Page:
Saturday, December 31, 2016

2016 GAMES: EDU: If they made games like the educational system, would anybody play?

If they made games like the educational system, would anybody play?
Why do people voluntarily learn to play games but only learn that stuff in school because they have to?  Can anyone harness that intrinsic motivation to learn that games induce?   Suppose they made the educational system like games.
  • What is the difference between games and education?
  • Do people learn things when they play games? 
  • Why do people play games when nobody makes them do it?
  • If they made education like games, would anybody play?
  • More about games
  • (More after the break, scroll down!)

Metaverse events, current and upcoming

Learners and instructors treat games and learning projects as fundamentally different, even though they are almost the same.  The main difference is that the skills to be learned in playing a game are considered to be of little value.  
 I have seen games in which you have some number of missions to accomplish and then you reach some goal.  How does that differ from a learning project?  Why are games so intrinsically motivating that people will not only play them voluntarily, but even pay to play them?

 Sarah "Intellagirl" Smith-Robbins identified three essential elements of a game:
  • A goal
  • Obstacles 
  • Collaboration or competition
  • Every instructional unit has a goal.
  • Every learning step has a subgoal. 
  • The instructional designer must be able to specify what those goals are
  • "If you don't know where you are going, how will you know when you get there?"
  • Someone (the learner, the teacher, or both) will know when a goal is reached.
  • That does not apply when the teacher says, "Learn the material."
  • It only applies with professional instructional design.


  • Every game has a goal.
  • Long games have subgoals.
  • Reaching a game subgoal requires learning.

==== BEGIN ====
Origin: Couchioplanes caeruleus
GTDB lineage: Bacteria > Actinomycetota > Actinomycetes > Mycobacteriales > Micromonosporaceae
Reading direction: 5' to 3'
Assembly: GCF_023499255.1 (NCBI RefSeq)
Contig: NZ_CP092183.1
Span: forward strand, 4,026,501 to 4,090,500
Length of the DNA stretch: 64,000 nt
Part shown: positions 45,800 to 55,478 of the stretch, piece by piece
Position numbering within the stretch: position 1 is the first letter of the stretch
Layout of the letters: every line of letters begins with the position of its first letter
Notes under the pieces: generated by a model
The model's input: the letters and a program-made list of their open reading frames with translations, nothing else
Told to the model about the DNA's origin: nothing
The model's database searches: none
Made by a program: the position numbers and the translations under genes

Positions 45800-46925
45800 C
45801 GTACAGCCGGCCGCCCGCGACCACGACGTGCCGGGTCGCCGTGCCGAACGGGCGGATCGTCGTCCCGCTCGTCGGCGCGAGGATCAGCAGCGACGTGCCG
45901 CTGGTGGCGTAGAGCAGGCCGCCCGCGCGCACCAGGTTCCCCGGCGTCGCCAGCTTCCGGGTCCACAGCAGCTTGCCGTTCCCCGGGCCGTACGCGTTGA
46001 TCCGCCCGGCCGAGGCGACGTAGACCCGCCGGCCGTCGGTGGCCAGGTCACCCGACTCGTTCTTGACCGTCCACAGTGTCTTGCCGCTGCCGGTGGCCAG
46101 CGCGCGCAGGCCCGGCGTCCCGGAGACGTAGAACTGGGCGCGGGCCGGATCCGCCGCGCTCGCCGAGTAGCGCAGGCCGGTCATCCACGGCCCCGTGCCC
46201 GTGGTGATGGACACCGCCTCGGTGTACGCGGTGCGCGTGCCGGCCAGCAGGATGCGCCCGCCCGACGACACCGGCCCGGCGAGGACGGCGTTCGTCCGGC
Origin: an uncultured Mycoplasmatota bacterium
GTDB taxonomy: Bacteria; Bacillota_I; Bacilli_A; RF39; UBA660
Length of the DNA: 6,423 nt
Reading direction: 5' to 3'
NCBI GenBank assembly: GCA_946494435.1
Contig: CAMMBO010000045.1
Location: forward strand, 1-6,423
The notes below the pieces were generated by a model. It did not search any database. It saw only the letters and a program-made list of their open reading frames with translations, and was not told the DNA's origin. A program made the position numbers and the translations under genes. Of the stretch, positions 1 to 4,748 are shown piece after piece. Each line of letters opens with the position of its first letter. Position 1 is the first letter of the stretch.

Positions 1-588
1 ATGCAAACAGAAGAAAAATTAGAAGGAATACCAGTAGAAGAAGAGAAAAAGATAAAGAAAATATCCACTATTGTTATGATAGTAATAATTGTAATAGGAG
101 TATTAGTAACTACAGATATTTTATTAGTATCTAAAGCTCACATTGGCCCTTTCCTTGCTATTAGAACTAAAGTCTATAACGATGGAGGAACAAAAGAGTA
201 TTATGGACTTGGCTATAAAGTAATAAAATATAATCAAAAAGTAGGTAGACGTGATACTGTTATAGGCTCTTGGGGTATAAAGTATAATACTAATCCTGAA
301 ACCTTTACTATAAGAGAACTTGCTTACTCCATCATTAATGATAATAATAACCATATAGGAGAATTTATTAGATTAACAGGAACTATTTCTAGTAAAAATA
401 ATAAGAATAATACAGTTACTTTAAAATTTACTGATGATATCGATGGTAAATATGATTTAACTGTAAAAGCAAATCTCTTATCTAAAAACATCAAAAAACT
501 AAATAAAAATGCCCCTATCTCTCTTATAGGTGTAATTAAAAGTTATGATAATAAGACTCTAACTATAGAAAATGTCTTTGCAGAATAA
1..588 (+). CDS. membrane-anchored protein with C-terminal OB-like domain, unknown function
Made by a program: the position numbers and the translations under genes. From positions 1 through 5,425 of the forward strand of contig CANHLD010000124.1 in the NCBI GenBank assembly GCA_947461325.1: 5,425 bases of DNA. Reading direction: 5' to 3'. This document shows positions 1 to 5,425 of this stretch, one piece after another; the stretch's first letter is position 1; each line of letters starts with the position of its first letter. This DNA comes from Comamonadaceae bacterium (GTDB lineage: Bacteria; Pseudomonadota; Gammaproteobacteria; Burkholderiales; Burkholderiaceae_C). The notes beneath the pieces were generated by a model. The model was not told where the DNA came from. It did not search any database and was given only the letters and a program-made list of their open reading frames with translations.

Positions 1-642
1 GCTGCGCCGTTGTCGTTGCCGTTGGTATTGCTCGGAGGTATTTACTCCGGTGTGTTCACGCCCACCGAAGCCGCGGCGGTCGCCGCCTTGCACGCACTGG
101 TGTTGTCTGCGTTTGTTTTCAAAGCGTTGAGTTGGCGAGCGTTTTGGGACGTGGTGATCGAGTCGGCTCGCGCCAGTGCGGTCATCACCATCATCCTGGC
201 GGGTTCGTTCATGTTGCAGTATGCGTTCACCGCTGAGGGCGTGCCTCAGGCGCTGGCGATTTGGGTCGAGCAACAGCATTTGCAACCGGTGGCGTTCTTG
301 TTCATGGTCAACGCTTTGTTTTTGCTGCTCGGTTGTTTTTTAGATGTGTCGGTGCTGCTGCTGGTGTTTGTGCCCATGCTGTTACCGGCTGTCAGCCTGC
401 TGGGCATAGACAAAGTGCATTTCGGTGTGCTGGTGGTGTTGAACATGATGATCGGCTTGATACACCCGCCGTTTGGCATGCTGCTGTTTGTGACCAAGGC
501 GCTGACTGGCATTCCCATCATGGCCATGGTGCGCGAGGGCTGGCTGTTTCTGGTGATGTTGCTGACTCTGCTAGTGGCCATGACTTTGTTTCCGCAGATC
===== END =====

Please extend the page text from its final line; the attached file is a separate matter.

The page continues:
• The game designer will specify what those goals are.
  • The game player will know when each goal is reached.
  • Is professionally designed instruction like a game?

Make it a game--your game

  • A game?  Oh, no!  
  • Learning is supposed to be serious, hard work, and boring.
  • Who told you that?  Or did you learn that in school?  
  • You have learned how to play games.  
  • Was learning how to play games hard work?  Of course not.  
  • If it had been, you would have quit and done something else.

What makes a game different from a course? 

  • There is a clear goal and you know it.
  • You can tell when you make progress.
  • You keep score and know how much progress you have made.  
  • You can keep practicing a skill till you get it right.
  • You practice whatever part you want to.   
  • You don't have to get the game right by May 15th.
  • You take satisfaction whenever you see your score go up.
  • If your score goes down, you say "Wait till next time."
  • -
  • Can you apply any of these features to something you want to learn?
  • If you can, you have learned a valuable skill for learning.
  • Can you figure out a way to market your valuable skill?
  • That could be another game if you want to use it that way.
  • The goal of a game designer is to engage the player and maintain that engagement.